Help me understanding EDV after tax returns published by Vanguard

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Box5phantom
Posts: 17
Joined: Fri Jul 14, 2017 12:32 pm

Help me understanding EDV after tax returns published by Vanguard

Post by Box5phantom » Mon Jan 13, 2020 1:46 pm

Hi,

I am looking into EDV as a small part of my bond allocation, so I look into the summary prospectus from Vanguard. The numbers I look at are from the Vanguard EDV summary prospectus on Dec/20/2019. The returns after taxes on distributions and sales of fund shares in 10 years (1.58%) are higher than after-tax returns based on distributions only in a 10 year time (1.16%). The before tax average annual returns are 3.23%. Can someone tell me what causes this in general? Further, anyone can give me an numerical example or point me to a source, with derivation of capital gain and imputed interests for STRIPs, for illustration purpose?

financeperchance
Posts: 184
Joined: Thu Nov 02, 2017 11:15 am

Re: Help me understanding EDV after tax returns published by Vanguard

Post by financeperchance » Mon Jan 13, 2020 3:29 pm

Distributions are taxable as ordinary income rather capital gains.

Topic Author
Box5phantom
Posts: 17
Joined: Fri Jul 14, 2017 12:32 pm

Re: Help me understanding EDV after tax returns published by Vanguard

Post by Box5phantom » Mon Jan 13, 2020 5:22 pm

What I do not understand is why the after tax return with the fund liquidation is higher than after tax return without liquidation for EDV during that 10 year period. I thought treasury rates are lower in general at the end of that 10 year period than the beginning. Does that imply the funds accumulated losses on tax basis at the end of 10 year period?

Is this the correction section from IRS I shall take a look at to understand the tax calculation of STRIPS?
https://www.irs.gov/publications/p1212# ... 1000206406

financeperchance
Posts: 184
Joined: Thu Nov 02, 2017 11:15 am

Re: Help me understanding EDV after tax returns published by Vanguard

Post by financeperchance » Mon Jan 13, 2020 5:48 pm

Box5phantom wrote:
Mon Jan 13, 2020 5:22 pm
What I do not understand is why the after tax return with the fund liquidation is higher than after tax return without liquidation for EDV during that 10 year period. I thought treasury rates are lower in general at the end of that 10 year period than the beginning. Does that imply the funds accumulated losses on tax basis at the end of 10 year period?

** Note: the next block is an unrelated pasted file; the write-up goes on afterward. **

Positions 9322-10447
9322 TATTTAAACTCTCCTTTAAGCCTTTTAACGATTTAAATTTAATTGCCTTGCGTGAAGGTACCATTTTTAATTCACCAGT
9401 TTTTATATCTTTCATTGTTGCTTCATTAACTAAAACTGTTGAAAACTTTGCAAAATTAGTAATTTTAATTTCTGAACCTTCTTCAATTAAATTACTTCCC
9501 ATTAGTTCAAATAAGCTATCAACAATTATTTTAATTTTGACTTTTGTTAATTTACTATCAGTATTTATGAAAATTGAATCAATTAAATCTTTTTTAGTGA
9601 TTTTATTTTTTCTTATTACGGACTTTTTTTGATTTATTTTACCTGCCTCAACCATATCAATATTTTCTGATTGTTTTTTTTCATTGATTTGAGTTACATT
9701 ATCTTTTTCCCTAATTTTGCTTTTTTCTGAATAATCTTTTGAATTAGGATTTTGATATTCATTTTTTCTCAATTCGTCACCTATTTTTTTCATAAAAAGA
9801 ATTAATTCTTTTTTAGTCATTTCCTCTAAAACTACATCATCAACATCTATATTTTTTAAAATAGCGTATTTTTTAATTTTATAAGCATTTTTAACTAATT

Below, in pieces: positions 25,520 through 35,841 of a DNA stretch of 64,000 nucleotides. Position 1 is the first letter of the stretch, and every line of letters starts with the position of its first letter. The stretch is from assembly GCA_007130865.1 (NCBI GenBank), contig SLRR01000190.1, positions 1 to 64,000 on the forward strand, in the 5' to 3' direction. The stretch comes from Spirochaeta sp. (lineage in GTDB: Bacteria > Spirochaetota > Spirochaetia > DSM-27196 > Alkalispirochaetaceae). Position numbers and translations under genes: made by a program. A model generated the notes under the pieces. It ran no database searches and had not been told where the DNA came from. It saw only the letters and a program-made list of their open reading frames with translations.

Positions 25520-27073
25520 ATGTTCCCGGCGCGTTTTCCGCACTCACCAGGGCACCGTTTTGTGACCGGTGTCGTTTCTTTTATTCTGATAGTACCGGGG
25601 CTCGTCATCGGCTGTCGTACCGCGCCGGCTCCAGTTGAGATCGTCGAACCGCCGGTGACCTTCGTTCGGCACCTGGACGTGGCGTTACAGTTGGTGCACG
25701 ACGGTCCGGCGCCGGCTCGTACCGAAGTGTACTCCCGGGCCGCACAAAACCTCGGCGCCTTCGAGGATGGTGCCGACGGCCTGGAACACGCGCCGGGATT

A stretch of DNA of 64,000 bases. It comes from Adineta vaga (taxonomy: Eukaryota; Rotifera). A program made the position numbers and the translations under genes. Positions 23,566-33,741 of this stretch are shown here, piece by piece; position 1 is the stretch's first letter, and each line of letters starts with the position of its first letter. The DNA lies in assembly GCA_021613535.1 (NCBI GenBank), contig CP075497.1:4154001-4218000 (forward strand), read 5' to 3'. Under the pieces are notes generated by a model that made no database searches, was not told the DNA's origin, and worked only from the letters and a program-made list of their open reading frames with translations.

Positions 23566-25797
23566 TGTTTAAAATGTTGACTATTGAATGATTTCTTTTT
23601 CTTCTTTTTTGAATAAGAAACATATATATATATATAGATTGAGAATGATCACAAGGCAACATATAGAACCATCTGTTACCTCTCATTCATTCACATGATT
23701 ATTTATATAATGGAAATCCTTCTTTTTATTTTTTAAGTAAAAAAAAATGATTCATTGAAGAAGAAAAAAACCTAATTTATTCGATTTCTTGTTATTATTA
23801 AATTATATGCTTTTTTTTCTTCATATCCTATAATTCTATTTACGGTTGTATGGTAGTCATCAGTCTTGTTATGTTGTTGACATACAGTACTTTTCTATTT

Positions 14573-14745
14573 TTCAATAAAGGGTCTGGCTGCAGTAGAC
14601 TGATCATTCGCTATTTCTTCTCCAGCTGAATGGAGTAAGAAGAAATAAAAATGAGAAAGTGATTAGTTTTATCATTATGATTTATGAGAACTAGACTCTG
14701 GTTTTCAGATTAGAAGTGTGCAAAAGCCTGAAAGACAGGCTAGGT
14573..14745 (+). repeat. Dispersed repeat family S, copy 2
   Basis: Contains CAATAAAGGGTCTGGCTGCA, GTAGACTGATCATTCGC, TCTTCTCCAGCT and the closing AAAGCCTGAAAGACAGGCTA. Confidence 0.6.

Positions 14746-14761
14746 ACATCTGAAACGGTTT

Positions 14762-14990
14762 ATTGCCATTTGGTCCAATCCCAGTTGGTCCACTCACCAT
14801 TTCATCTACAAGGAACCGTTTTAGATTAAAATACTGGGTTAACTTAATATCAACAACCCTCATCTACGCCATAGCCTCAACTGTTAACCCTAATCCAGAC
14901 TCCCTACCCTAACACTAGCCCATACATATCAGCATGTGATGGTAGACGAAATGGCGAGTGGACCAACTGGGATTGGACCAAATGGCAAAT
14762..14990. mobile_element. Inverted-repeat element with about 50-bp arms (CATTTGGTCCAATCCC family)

Is this the correction section from IRS I shall take a look at to understand the tax calculation of STRIPS?
https://www.irs.gov/publications/p1212# ... 1000206406
Maybe I don't understand your question, but the distribution from EDV are not actually distributions. I had a similar question because I was so confused. Here was the answer:
matt wrote:
Thu Dec 10, 2009 2:05 pm
EDV, as with all other ETFs and mutual funds, must distribute recognized income or else pay taxes on it at the fund level. Interest accrued on a zero-coupon bond is taxable, so it is distributed.

ETFs and mutual funds often have distributions that are not representative of the returns of the fund. A simple example follows: XYZ ETF has 100 shares at the start of the year with NAV at $100 ($10,000 total assets in fund). NAV rises to $110 ($11,000 for 100 shares), at which point 50 shares are redeemed ($5,500 for 50 shares). The ETF has thus recognized $500 in gains on the redeemed shares. The NAV subsequently falls back to $100 by the end of the year. So the NAV was unchanged for the full year, but the ETF recognized $500 in gains. With 50 shares remaining at the time of the year-end distribution, $10 of gains will be distributed per share.
The bottom line is, make sure you own EDV in a tax-sheltered account.

Walkure
Posts: 145
Joined: Tue Apr 11, 2017 9:59 pm

Re: Help me understanding EDV after tax returns published by Vanguard

Post by Walkure » Mon Jan 13, 2020 6:32 pm

Here is the relevant section from the summary prospectus:
Average Annual Total Returns for Periods Ended December 31, 2018

Vanguard Extended Duration Treasury Index Fund ETF Shares

Based on NAV 1 Year 5 Years 10 Years
Return Before Taxes –3.51% 9.12% 3.23%
Return After Taxes on Distributions –4.68 7.54 1.16
Return After Taxes on Distributions
and Sale of Fund Shares –2.11 6.51 1.58
If you look at the 1-yr numbers, I think there's a clue is in the return being smaller in the sense of "less negative" by 2.5%, a much larger gap than the 10-yr spread. In any event, if you look at the current numbers on the price and performance tab on the Vanguard website the anomaly has disappeared after a strong 2019, so I guess it has something to do with the way the after sale of fund shares formula accounts for a capital loss.

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